Policy and Research Papers
This policy brief assesses in what aspects of Security Sector Reform the EU is engaged in with Central Asia andin what context these possible activities should be viewed. The main focus will be on direct engagement on security topics such as the EU Border Management project BOMCA.
However, indirect activities such as education programmes that might be beneficial to security and stability in Central Asia will not be ignored. After an exposé on EU security interests in Central Asia, in the second paragraph attention is devoted to national and regional threats to the security of Central Asian republics and engagement of the EU. The paper concludes with a few recommendations for EU institutions and member states that could help to strengthen EU–Central Asia security cooperation including aspects of Security Sector Reform.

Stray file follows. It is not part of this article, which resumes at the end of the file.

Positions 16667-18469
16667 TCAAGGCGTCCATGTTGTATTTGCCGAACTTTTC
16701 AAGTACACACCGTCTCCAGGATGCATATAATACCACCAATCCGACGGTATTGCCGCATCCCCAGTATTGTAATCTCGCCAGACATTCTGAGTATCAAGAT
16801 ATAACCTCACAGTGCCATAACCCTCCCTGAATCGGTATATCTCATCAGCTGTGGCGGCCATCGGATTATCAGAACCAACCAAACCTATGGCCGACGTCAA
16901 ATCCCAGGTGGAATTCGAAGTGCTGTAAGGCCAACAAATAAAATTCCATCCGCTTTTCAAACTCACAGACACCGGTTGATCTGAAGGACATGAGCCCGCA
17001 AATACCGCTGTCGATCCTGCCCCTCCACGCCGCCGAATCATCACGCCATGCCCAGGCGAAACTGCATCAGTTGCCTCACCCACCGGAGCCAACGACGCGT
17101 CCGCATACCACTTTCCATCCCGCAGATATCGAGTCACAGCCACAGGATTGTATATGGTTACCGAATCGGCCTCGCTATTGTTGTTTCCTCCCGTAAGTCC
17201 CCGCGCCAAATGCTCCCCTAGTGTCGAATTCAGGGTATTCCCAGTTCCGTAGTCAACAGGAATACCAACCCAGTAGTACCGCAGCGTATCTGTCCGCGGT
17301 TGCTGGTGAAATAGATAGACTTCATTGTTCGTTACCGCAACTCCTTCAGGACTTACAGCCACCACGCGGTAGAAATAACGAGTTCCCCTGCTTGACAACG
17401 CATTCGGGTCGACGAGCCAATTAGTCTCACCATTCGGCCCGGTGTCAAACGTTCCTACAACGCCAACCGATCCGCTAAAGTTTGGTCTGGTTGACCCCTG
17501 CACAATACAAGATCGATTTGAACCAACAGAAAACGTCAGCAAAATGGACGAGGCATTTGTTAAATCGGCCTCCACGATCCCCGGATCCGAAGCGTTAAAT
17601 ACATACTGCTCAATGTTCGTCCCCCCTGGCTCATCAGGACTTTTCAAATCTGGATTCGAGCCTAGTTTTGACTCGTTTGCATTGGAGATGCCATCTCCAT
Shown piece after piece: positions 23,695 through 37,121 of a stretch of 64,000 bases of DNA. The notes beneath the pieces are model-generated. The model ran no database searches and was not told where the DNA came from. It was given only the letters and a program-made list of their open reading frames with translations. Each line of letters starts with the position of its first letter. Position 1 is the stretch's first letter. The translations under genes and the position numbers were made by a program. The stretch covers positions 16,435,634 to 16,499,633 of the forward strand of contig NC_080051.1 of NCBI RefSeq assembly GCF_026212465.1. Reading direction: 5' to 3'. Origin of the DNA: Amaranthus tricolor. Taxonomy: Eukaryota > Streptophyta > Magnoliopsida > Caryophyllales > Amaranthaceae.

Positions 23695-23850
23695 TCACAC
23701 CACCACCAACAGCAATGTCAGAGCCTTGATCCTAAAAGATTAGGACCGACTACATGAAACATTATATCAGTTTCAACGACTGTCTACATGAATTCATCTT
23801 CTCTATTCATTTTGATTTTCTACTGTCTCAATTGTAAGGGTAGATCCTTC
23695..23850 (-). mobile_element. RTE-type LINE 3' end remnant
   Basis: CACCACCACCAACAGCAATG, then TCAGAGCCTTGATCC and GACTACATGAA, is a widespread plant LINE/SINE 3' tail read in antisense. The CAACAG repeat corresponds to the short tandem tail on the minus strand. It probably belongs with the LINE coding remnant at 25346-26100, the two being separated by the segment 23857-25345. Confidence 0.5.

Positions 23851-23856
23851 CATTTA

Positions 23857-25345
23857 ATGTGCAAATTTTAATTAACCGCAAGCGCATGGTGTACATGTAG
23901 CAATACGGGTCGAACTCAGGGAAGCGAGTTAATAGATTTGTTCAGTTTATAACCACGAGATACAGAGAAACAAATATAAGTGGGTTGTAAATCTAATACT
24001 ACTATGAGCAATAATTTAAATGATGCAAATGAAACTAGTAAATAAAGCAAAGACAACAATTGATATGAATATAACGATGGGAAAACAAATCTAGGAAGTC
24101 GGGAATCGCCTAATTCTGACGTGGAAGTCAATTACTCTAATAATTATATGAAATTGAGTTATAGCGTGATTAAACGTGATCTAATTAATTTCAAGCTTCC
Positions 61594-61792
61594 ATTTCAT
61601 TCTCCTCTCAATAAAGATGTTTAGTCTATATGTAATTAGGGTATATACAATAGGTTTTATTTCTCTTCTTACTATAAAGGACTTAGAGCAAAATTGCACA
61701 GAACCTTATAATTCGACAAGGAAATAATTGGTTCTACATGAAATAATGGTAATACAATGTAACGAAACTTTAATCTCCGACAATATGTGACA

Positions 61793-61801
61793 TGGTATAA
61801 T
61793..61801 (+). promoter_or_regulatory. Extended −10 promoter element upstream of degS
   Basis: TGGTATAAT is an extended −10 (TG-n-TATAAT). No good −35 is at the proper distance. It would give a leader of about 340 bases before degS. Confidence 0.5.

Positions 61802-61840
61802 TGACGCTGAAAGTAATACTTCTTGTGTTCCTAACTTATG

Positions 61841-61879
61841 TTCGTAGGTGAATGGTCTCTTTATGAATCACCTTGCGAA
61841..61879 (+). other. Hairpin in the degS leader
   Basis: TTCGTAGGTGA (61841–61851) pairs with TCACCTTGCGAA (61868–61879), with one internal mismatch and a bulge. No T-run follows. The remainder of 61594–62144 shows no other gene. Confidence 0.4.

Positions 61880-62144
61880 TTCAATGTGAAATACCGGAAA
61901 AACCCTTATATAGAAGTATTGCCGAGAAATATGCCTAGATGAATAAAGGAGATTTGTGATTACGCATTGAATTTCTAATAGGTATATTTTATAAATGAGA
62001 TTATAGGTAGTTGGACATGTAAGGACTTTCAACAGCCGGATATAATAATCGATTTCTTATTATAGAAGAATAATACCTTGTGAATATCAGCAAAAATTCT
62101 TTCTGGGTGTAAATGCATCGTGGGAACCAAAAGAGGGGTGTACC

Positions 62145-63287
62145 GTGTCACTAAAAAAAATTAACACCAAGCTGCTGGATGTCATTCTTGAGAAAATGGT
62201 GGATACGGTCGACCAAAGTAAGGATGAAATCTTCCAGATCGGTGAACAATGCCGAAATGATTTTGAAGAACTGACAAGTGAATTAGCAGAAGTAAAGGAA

The security sectors of Kazakhstan, Kyrgyzstan and Tajikistan are to different extents corrupt, lack democratic control and can even be a threat to the population. They differ in terms of both size and quality, as well as with respect to their willingness to reform. Security Sector Reform (SSR) based on democratic principles is urgently needed but not always welcome. The Western concept of SSR is not very well-known in Central Asia. States are mainly interested in military training and equipment, and less so in long-term measures to democratise and strengthen their security agencies and institutions. European actors hesitantly support Security Sector Reform in Central Asia. Is Europe on track? Should it do more, or less?
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